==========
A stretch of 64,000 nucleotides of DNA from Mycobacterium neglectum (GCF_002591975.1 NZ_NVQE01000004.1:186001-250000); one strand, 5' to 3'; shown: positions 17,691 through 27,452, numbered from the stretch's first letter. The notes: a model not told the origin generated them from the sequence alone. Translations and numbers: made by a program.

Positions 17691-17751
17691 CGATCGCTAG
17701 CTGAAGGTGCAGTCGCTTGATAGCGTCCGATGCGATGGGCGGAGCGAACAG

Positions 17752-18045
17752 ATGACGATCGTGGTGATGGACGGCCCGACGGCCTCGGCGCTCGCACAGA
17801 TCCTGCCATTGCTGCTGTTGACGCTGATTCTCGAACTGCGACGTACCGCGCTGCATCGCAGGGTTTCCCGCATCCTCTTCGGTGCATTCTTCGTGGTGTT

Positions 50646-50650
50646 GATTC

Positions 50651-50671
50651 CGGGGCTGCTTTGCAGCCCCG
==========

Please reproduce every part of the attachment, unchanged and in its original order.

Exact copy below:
A stretch of 64,000 nucleotides of DNA from Mycobacterium neglectum (GCF_002591975.1 NZ_NVQE01000004.1:186001-250000); one strand, 5' to 3'; shown: positions 17,691 through 27,452, numbered from the stretch's first letter. The notes: a model not told the origin generated them from the sequence alone. Translations and numbers: made by a program.

Positions 17691-17751
17691 CGATCGCTAG
17701 CTGAAGGTGCAGTCGCTTGATAGCGTCCGATGCGATGGGCGGAGCGAACAG

Positions 17752-18045
17752 ATGACGATCGTGGTGATGGACGGCCCGACGGCCTCGGCGCTCGCACAGA
17801 TCCTGCCATTGCTGCTGTTGACGCTGATTCTCGAACTGCGACGTACCGCGCTGCATCGCAGGGTTTCCCGCATCCTCTTCGGTGCATTCTTCGTGGTGTT

Positions 50646-50650
50646 GATTC

Positions 50651-50671
50651 CGGGGCTGCTTTGCAGCCCCG